Michael P. Goyette

Visiting Assistant Professor of Classics

Franklin Templeton 238


  • Ph.D., MPhil, M.A., The City University of New York
  • B.A., Vassar College

Research Interests

My research interests include ancient science and the medical humanities, gender studies, Greek and Roman tragedy, and reception studies. These interests frequently stem from my fascination with the nature of bodies (both human and non-human), including the evolution of ideas concerning anatomy, physiology, and medicine; interactions between and within bodies in both dramatic settings and the natural world; and the implications of embodiment for lived experiences. I am highly enthusiastic about interdisciplinary inquiry, and in both my research and teaching I strive to demonstrate ways in which the humanities and the sciences complement and speak to each other in antiquity as well as the modern world. As such, I am especially interested in the works of Seneca the Younger, a versatile Roman author of tragic plays, essays on moral philosophy, an encyclopedia of natural history, and more. My research also includes pedagogical issues, and as both a scholar and a teacher I am dedicated to pursuing teaching that is innovative, effective, and inclusive.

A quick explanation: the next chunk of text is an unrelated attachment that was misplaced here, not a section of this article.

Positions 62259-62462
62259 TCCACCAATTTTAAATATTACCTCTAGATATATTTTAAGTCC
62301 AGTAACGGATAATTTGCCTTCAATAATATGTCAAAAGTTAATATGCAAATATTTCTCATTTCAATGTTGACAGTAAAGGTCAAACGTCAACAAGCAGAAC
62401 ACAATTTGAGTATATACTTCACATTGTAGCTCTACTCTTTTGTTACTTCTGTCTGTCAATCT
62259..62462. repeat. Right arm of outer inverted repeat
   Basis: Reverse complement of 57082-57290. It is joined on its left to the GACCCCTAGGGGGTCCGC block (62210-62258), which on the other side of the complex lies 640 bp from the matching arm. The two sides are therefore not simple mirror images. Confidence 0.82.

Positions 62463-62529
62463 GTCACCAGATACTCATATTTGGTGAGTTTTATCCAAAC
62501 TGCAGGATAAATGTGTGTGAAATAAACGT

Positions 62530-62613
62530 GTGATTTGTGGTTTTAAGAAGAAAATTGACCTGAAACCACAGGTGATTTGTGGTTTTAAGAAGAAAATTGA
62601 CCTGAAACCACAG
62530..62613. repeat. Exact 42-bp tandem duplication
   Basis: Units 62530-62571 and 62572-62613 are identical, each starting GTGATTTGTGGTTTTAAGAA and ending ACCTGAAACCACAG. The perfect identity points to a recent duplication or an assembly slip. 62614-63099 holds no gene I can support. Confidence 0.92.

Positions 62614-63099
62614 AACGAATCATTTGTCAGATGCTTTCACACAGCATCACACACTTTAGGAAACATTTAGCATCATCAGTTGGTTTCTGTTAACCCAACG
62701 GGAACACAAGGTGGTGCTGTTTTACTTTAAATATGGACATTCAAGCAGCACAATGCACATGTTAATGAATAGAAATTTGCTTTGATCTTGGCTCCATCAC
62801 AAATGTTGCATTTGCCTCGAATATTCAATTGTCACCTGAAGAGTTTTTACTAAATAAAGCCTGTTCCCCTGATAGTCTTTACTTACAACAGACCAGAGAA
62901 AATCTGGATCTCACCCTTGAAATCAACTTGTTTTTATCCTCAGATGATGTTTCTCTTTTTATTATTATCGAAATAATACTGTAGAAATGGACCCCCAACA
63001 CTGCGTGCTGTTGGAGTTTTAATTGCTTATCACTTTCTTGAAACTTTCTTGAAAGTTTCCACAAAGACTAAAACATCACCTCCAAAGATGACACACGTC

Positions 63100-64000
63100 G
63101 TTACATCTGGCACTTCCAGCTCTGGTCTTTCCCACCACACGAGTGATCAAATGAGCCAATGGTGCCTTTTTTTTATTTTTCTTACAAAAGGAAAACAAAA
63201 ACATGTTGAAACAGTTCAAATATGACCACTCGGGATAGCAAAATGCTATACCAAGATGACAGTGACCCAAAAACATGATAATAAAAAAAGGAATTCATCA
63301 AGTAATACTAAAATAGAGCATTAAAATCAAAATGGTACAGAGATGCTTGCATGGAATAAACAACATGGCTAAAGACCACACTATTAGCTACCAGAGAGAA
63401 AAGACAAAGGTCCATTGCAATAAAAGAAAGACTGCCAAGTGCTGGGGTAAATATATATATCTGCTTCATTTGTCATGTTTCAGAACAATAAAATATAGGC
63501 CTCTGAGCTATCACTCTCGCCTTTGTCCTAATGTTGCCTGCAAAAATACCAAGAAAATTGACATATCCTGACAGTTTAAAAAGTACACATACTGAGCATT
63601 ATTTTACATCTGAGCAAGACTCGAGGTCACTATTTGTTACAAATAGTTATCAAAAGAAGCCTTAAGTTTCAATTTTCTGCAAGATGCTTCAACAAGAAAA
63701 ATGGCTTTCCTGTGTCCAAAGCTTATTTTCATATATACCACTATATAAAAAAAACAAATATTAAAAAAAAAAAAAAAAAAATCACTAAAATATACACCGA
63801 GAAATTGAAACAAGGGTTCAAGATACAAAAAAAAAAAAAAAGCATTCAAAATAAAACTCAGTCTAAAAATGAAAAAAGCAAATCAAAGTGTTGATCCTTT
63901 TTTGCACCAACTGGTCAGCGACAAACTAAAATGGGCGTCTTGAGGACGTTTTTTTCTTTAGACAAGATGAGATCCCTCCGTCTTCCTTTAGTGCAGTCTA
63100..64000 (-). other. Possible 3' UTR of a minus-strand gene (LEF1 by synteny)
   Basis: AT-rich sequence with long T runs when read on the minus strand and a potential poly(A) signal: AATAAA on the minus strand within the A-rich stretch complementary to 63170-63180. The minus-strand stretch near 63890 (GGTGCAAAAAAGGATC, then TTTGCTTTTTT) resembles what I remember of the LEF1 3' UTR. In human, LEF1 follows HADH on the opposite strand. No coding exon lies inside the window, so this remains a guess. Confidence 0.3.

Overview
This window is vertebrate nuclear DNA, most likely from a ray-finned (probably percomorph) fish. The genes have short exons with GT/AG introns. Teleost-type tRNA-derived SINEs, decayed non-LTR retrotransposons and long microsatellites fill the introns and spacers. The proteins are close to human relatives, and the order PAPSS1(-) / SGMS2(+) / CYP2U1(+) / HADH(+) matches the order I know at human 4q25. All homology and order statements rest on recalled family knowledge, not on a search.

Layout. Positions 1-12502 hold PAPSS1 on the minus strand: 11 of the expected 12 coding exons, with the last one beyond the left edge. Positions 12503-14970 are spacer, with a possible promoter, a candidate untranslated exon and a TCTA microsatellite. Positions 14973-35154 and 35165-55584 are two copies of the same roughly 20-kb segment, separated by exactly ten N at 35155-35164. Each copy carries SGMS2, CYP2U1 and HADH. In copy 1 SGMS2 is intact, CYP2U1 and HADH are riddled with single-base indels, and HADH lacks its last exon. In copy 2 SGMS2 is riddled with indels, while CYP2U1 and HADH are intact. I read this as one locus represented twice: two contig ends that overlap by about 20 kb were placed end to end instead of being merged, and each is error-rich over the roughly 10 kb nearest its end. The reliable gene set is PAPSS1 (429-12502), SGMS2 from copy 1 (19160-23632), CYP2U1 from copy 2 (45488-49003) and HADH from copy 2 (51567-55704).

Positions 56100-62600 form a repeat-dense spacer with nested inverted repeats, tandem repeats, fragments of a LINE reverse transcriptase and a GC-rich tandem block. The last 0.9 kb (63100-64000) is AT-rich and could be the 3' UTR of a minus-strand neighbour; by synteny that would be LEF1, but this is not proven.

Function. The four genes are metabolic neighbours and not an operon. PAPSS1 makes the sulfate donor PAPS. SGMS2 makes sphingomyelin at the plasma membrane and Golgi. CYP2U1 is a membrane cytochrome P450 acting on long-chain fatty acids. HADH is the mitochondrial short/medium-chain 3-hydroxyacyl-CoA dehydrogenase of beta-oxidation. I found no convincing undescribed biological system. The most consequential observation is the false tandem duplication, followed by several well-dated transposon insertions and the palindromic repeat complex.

Recent Courses Offered

  • Introduction to Ancient Greek I
  • Language and History of Medicine
  • The Sea in the Ancient Imagination
  • Women and Gender in the Ancient World

Upcoming Courses Offered

  • Animals in Ancient Science
  • Intermediate Greek: Herodotus – Father of Disinformation?
  • New Diseases in History and Literature

Selected Papers and Publications

  • “Insult to Injury: Senecan Stoicism, Misogyny, and the Semantics of ‘Special Snowflake’”. Forthcoming chapter in Toxic Masculinity in the Ancient World, eds. Aven McMaster and M. Racette-Campbell.
  • “Deep Cuts: Rhetoric of Human Dissection, Vivisection, and Surgery in Latin Literature”. Forthcoming chapter in The Body Unbound, eds. B. Sowers, K. Lu Hsu, and D. Schur.
  • “Seneca’s ‘Corpus’: A Sympathy of Fluids and Fluctuations”. Forthcoming chapter in Bodily Fluids/Fluid Bodies in Greek and Roman Antiquity, eds. L. Totelin, V. Leonard, and M. Bradley; under contract with Routledge.
  • Book Review: From Abortion to Pederasty: Addressing Difficult Topics in the Classics Classroom, eds. N. Sorkin Rabinowitz and F. McHardy, Columbus (OH), 2014. The Classical Outlook 91.3 (2016): 104–105.
  • “Do Arrows Kill People or Does Hercules Kill People?” Eidolon (11.2.2015): https://medium.com/eidolon/do-arrows-kill-people-or-does-hercules-kill-people-aefe8c1fce19#.su3n28r0x
  • “Ptolemy II Philadelphus and the Dionysiac Model of Political Authority”. The Journal of Ancient Egyptian Interconnections 2.1 (2010): 1–13.

Banner photo: Artifacts from Palace of Knossos by Emily Ashe ’20